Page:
Today, Indian Defence Minister Rajnath Singh asserted that no force in the world can stop Indian army soldiers from patrolling the country’s border in Ladakh region.
“I want to make it clear, skirmishes and face-off are because of this (issue of patrolling),” he said, adding the patrolling pattern is traditional and well defined. “No force in the world can stop Indian soldiers from patrolling. Our soldiers have sacrificed their lives only for this,” the minister said.
Earlier, the Chinese PLA was seen deploying load-bearing hexacopter drones to carry supplies to the inhospitable border region, the Indian forces have been keen to conduct high-altitude trials of its latest military hardware.
Being an amphibious vehicle, the Kestrel gives a significant advantage to the troops – not halting for bridges to be laid down by engineers when encountered with a small river or similar hydrological formations. The new APC shall replace the BMP-1s and BMP-2/2Ks in Indian service, which, too, are amphibious.
The Kestrel can be configured to various modifications and has been seen with the Protector Remotely Controlled Weapon Station, Elbit UT30MK2 30mm turret, and a BMP-2 30mm turret as its main armament, while secondary armament includes a coaxial 7.62mm general-purpose machine gun.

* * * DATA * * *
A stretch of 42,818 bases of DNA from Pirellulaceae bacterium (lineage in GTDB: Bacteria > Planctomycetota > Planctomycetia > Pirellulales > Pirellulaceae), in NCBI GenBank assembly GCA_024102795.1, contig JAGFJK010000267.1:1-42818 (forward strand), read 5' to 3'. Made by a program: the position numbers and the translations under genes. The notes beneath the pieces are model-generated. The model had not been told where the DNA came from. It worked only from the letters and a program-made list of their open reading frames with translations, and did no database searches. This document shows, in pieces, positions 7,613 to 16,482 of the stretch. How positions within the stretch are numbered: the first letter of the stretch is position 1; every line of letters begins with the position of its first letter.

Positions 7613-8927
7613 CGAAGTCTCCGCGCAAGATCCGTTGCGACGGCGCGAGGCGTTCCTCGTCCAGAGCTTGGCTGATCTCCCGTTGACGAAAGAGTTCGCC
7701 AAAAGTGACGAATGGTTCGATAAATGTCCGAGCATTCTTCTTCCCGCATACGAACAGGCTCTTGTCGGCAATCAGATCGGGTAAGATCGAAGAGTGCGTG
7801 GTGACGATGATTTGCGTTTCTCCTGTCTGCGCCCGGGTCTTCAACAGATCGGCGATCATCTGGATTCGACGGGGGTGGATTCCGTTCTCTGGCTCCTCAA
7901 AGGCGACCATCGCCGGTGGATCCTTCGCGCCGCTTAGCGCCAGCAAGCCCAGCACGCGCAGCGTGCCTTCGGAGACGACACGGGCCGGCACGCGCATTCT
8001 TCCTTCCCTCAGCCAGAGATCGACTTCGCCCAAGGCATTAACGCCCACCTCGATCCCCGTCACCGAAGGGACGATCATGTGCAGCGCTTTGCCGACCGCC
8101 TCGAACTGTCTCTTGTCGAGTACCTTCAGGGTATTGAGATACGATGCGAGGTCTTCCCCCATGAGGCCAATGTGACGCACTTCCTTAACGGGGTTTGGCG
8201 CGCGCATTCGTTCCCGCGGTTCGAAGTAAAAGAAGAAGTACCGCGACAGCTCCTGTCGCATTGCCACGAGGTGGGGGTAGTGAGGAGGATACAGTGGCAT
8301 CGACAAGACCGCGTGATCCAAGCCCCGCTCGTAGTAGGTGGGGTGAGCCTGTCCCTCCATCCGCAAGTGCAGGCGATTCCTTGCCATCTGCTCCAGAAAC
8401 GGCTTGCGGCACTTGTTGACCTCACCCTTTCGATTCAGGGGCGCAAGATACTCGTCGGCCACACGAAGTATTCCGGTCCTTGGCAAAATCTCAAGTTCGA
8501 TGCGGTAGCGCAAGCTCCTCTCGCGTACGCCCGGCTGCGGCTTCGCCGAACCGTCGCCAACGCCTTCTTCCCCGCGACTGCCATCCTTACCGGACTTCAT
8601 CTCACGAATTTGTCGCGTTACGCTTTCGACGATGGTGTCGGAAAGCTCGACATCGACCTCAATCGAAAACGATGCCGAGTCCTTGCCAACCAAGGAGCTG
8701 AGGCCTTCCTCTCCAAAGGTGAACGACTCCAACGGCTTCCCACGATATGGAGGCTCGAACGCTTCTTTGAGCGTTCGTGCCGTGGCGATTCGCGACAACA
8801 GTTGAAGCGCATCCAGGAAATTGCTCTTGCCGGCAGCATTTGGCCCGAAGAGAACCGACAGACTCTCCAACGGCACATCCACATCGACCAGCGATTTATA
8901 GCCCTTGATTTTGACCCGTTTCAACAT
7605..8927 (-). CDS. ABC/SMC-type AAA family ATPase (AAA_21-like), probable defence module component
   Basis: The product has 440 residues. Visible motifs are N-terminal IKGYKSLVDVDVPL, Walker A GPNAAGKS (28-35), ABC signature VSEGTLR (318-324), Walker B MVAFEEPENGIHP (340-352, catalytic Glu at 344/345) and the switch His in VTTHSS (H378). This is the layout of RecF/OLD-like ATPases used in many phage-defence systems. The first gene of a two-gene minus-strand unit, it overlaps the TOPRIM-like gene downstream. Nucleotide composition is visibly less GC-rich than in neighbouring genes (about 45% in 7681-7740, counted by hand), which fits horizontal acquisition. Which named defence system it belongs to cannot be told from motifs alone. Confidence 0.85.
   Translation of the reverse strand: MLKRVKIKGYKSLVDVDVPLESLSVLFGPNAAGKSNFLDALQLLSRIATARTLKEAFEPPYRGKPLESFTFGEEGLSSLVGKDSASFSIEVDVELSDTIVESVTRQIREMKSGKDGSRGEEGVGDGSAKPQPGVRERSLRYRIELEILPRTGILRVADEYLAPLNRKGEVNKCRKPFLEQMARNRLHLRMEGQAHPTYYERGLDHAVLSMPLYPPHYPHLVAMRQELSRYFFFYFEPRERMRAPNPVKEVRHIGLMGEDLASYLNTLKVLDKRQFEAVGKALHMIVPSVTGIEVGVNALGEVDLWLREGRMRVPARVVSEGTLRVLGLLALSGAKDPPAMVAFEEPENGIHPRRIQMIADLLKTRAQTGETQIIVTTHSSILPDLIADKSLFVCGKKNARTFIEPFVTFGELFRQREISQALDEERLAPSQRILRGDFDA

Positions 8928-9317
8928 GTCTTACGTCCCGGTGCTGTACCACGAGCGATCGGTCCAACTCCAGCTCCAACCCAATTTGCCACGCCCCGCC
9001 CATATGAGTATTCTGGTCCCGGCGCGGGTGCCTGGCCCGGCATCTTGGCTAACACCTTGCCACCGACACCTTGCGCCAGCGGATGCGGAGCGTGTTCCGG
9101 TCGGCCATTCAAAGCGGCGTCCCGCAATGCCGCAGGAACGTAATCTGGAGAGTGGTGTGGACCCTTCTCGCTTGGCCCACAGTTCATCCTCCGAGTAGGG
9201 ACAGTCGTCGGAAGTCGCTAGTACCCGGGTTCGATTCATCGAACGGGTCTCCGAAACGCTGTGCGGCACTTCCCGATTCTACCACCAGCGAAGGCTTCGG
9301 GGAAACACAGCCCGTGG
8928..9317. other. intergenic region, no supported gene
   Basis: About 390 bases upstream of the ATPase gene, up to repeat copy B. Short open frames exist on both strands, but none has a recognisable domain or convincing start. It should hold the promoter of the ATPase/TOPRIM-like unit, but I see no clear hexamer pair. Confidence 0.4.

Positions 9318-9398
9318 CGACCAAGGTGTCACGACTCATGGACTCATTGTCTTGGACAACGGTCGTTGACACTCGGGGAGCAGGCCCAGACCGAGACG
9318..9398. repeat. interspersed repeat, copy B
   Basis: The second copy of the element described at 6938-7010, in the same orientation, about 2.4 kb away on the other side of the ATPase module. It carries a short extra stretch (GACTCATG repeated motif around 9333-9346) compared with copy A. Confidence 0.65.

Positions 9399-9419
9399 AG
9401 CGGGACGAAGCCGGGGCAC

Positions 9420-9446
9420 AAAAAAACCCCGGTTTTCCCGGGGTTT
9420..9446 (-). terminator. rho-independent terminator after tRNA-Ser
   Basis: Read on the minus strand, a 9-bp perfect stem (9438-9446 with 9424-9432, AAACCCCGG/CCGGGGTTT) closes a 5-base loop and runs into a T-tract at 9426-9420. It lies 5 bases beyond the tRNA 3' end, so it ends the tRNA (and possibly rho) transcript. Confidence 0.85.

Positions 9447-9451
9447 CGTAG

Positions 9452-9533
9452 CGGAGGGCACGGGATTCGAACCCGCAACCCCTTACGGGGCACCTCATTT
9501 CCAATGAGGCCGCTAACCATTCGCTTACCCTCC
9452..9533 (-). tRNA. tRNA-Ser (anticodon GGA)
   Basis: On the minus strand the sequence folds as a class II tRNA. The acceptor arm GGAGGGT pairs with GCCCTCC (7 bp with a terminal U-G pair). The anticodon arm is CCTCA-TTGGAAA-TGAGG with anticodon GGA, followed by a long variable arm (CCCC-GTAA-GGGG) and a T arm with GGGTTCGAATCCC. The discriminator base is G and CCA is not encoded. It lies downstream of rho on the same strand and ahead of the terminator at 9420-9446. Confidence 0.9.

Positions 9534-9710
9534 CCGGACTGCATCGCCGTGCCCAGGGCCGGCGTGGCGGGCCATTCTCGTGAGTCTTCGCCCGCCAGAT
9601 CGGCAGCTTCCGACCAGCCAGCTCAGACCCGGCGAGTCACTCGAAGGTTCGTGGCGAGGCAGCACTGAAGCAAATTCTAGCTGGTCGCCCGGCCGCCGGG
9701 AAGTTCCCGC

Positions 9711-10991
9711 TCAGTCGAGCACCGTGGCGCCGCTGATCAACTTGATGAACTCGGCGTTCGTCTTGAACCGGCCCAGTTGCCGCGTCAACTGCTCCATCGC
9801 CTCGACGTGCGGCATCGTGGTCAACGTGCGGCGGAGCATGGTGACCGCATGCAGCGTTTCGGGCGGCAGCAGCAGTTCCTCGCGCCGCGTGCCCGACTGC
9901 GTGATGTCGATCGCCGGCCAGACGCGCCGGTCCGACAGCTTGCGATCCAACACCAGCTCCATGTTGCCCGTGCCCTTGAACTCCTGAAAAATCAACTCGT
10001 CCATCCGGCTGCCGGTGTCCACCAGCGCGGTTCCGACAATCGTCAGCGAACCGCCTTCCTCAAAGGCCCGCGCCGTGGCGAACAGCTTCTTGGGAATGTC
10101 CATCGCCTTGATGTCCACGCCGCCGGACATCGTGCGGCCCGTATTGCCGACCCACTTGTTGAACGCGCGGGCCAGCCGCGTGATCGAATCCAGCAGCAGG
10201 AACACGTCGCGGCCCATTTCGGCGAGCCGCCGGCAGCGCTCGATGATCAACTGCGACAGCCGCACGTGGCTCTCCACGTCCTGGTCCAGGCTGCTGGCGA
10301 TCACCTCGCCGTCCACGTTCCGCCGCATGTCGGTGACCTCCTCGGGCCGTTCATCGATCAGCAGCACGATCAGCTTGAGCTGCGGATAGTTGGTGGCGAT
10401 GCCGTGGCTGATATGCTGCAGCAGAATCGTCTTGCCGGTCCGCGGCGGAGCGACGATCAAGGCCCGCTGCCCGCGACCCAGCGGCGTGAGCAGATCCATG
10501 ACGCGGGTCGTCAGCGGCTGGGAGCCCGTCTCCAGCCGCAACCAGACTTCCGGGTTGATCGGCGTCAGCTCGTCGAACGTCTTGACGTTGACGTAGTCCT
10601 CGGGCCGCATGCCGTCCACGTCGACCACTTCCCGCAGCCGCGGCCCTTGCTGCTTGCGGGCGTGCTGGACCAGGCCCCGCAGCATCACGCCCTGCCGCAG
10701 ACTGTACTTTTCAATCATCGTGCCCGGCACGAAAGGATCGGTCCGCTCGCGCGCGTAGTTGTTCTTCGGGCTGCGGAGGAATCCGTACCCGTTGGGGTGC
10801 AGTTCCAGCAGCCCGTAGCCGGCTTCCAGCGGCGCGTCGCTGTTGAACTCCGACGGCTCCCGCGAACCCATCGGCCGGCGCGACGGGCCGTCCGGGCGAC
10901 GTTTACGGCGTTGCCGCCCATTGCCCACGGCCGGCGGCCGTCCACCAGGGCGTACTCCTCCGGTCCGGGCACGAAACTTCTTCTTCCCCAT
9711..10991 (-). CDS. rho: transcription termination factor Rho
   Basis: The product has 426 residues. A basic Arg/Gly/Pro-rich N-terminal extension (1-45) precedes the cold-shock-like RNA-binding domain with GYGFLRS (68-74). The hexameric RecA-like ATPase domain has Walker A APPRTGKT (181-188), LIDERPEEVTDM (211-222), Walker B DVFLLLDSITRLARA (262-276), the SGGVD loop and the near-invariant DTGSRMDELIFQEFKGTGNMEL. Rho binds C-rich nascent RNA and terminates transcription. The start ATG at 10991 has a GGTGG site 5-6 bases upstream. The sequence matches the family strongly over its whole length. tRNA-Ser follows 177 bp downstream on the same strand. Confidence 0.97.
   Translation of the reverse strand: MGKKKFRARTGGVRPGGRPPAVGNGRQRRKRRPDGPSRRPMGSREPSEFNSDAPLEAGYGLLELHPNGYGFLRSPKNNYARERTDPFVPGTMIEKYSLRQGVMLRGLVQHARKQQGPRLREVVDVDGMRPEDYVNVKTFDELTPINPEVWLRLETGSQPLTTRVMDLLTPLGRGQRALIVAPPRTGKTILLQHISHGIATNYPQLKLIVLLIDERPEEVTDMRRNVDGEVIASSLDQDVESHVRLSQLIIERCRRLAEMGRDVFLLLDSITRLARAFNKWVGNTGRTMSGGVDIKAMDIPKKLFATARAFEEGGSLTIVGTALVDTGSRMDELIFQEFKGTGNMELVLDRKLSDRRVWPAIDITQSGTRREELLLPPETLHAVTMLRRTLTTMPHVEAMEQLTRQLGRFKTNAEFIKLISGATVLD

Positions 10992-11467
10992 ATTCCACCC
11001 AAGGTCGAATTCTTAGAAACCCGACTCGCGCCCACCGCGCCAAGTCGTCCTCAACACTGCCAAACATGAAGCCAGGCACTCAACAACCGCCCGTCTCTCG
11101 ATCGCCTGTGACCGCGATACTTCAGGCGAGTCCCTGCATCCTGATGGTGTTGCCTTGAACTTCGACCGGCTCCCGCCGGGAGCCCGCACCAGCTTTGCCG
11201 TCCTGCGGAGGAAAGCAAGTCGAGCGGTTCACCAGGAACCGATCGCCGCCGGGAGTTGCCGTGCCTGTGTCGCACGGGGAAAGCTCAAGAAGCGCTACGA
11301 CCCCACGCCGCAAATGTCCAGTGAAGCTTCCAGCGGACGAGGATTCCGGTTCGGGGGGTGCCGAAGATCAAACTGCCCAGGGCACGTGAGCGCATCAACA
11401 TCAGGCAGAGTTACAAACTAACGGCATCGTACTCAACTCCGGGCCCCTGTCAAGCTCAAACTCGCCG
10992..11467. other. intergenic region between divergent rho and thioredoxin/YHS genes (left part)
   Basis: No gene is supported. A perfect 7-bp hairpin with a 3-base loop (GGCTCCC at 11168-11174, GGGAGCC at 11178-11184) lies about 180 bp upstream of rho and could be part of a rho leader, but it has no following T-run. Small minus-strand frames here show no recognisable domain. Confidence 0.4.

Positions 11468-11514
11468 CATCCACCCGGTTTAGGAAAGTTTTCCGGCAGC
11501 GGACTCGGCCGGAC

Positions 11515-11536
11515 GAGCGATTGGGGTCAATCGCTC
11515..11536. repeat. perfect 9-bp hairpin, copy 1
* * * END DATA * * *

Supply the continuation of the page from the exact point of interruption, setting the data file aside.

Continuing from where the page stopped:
However, with the new BMP-2 upgrades being sought after by the Indian Army to fill in the vacuum until Kestrel is deemed fit for service, the critical gap between the Soviet-era BMPs and the modern APCs remains. The ongoing brawl at Ladakh and subsequent testing might see hastening of the development and acquisition process.
Read More: https://eurasiantimes.com/india-deploys-amphibious-armoured-vehicles-in-eastern-ladakh-to-counter-chinese-build-up/